publicly subsidised counterparts. We would urge that all UK broadcasters
should be included within the remit of OFCOM to ensure equitable
regulation and to guard against an erosion of public service broadcasting.
9.0.4 Separately, we recognise that it may be the case
that the Government wishes to review the current rules on foreign
ownership of UK media. The original rationale for such regulations
was based on protecting national interests and the need for regulation
to provide protection may have receded, however we believe that
until such time as UK media owners have been able to develop to
the same extent as their foreign counterparts, and until reciprocal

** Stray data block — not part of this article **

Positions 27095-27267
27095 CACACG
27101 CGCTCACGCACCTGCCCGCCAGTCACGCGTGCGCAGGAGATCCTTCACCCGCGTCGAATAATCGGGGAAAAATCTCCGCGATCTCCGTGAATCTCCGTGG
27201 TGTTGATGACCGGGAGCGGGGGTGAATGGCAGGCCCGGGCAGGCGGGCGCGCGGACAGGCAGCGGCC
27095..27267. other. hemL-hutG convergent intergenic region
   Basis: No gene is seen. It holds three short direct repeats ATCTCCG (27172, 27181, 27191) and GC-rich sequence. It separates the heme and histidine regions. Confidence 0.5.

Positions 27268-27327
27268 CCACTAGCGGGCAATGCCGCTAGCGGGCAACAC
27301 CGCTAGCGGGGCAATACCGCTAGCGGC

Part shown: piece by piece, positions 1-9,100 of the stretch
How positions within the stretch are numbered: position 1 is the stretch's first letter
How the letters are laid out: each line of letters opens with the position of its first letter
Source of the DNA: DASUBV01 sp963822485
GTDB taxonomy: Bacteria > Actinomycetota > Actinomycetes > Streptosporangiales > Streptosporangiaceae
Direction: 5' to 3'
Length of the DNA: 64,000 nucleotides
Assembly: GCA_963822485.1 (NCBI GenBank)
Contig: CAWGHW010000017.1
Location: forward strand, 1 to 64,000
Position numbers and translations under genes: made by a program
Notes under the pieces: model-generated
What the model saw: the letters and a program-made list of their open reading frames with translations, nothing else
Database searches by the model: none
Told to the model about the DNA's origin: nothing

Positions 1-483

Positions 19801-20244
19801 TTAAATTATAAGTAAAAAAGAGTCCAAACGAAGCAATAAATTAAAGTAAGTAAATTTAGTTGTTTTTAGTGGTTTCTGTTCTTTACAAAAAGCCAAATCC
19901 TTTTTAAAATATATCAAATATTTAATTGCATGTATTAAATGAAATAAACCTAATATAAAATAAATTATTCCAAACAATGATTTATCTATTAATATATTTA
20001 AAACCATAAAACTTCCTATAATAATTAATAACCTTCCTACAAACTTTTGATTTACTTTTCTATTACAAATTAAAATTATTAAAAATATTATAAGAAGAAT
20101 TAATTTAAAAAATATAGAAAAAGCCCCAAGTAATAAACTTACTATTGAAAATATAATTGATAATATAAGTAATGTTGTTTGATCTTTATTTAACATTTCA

ownership opportunities are made available by foreign governments,
that the current rules should remain in place.
10.0.1 The communications industry worldwide is changing
at an ever-increasing pace. Competition has never been greater
and consumer choice is varied and extensive. UK media owners are
seriously off the pace being set by their international counterparts
and must be enabled to grow and develop scale, to support and
sustain investment in products and services. Cross-media development
allows the creation of such scale whilst protecting plurality
of ownership within individual media sectors.
10.0.2 UK cross-media ownership regulation must move
to a competition rules-based system at the earliest opportunity
if UK media owners are to be enabled to rise to the challenges
of the 21st century.
10.0.3 We urge the Government to grasp this opportunity
to liberate the UK communications industry and deliver its own
vision of creating the most dynamic and competitive communications
market in the world.